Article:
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121 Exclusion Under New Rules

Converting a rental property to a primary residence and live in the property at least two years out of the five years before the date of sale; you may not exclude gain up to $250,000 (for the $500,000 for married filing a joint return).

Congress added a new rule on non-qualified use principal residence when it passed the “Housing and Economic Recovery Act of 2008.” As a result, a taxpayer cannot exclude the portion of gain which belongs to non-qualified use of primary residence from his/her gross income.


Here is an example to illustrate the current laws on gain exclusion.

  • Bought a home on January 1, 2009, for $700,000 and rented the place until December 31, 2018.

  • From January 1, 2019, to December 31, 2020, personal residence.

  • The depreciation claimed on the property when rented was $100,000.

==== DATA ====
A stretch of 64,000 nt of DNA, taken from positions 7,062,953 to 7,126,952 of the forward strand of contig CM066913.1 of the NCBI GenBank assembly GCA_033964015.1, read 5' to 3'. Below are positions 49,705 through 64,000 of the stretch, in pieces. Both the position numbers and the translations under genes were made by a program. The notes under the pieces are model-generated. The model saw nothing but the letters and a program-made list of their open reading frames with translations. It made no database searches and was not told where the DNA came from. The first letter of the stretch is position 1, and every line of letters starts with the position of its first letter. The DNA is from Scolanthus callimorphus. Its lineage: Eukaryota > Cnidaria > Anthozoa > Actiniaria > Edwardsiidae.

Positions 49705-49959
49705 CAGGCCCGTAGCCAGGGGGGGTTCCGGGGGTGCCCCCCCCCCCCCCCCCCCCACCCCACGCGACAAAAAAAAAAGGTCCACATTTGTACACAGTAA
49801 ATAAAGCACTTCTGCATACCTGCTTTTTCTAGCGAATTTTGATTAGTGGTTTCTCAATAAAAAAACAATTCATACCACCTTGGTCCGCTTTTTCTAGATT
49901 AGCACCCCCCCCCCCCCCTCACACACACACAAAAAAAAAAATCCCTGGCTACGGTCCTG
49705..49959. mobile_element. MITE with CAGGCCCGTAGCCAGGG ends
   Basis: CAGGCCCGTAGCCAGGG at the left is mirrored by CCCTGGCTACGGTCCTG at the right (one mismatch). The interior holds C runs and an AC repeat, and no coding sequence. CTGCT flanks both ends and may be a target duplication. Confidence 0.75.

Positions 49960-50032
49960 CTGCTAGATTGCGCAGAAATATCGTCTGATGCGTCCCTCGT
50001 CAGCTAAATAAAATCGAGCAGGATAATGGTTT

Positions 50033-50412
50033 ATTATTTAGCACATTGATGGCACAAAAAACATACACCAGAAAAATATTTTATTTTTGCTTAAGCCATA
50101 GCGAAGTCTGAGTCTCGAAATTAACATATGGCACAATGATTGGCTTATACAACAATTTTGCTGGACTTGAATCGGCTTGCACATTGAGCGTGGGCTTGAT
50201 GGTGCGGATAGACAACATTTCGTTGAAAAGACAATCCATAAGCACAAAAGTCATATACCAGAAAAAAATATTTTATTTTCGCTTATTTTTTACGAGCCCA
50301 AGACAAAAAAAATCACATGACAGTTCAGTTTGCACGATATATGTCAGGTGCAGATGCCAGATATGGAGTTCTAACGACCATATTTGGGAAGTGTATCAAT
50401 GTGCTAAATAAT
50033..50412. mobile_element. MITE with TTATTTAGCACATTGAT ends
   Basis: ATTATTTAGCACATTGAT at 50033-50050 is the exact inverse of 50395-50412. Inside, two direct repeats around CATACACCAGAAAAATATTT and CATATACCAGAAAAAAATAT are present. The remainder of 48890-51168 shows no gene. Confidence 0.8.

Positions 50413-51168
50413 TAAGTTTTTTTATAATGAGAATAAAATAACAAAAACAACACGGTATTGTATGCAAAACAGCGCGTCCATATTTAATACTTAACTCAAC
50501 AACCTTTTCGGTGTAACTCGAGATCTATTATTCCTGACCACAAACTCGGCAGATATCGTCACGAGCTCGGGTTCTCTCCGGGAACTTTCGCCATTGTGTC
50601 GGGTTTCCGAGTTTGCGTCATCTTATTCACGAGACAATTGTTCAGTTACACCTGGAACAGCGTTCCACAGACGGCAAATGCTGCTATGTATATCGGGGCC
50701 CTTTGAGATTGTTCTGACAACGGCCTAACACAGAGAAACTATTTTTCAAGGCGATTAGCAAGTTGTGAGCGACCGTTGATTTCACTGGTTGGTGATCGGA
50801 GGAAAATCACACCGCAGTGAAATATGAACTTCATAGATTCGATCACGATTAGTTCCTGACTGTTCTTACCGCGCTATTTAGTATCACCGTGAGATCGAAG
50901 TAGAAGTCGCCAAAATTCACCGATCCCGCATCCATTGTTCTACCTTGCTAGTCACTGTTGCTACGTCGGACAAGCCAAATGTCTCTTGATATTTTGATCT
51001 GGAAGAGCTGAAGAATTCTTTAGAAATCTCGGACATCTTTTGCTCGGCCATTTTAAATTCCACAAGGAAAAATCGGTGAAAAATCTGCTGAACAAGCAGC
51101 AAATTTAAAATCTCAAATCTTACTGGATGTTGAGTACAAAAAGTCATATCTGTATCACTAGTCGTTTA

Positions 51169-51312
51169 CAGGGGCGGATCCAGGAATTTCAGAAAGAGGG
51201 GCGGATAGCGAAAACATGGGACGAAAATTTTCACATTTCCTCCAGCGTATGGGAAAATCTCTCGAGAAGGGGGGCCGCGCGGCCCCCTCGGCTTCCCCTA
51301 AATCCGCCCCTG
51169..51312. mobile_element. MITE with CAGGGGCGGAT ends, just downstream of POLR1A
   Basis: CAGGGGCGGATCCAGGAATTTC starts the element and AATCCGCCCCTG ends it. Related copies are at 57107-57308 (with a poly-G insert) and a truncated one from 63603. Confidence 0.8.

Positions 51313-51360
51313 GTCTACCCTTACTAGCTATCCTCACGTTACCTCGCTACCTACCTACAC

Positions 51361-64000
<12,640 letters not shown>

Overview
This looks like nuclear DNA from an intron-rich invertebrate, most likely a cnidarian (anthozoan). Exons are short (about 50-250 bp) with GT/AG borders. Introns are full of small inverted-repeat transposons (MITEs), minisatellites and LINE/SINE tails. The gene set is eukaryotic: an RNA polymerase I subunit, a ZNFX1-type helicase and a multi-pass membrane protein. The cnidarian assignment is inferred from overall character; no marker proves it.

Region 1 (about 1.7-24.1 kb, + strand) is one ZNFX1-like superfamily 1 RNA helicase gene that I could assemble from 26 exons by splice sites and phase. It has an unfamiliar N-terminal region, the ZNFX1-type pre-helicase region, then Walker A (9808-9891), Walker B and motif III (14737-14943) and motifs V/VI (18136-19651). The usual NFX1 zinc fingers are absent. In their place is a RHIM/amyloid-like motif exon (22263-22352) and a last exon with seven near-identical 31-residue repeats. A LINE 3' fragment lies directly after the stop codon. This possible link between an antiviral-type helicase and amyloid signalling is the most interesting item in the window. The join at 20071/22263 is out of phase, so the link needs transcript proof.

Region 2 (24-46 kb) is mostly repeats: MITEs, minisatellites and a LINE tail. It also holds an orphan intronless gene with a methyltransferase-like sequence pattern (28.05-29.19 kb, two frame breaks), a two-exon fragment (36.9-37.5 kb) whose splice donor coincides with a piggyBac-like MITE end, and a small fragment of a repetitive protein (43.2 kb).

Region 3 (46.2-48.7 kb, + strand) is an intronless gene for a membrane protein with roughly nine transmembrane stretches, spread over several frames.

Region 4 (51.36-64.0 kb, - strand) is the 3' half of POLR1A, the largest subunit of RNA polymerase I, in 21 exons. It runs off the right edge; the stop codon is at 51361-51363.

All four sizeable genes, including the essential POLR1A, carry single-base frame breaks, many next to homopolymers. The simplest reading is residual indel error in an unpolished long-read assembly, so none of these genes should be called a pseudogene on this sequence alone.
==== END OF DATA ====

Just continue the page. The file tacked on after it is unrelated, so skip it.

• Sold it on 06/30/2021.

Computation of Gain:

Cost Basis: 700,000

Less depreciation: (100,000)

Adjusted basis: 600,000

Sale price: 1,700,000

Net gain: 1,100,000


Analysis:

- No Exclusion for depreciation deducted and depreciation recapture of $100,000 tax at the rate of 25%.

- Meets the requirements state in IRC 121 exclusion because he owed and used the home as his principal residence for 2 out of 5 years before the sale.

- He must determine how much gain belongs to the period of non-qualified use and cannot be excluded from his income.


Calculations:

- The first 10 years: non-qualified use: (10/12.5) = 0.8; 0.8*1,100,000 = $880,000 (long term capital gains and cannot exclude from his income)

- 2,5 years – qualified use: (2.5/12.5) = 0.2; 0.2*1,100,000 = 220,000 (excludable from his income)

https://www.law.cornell.edu/uscode/text/26/121

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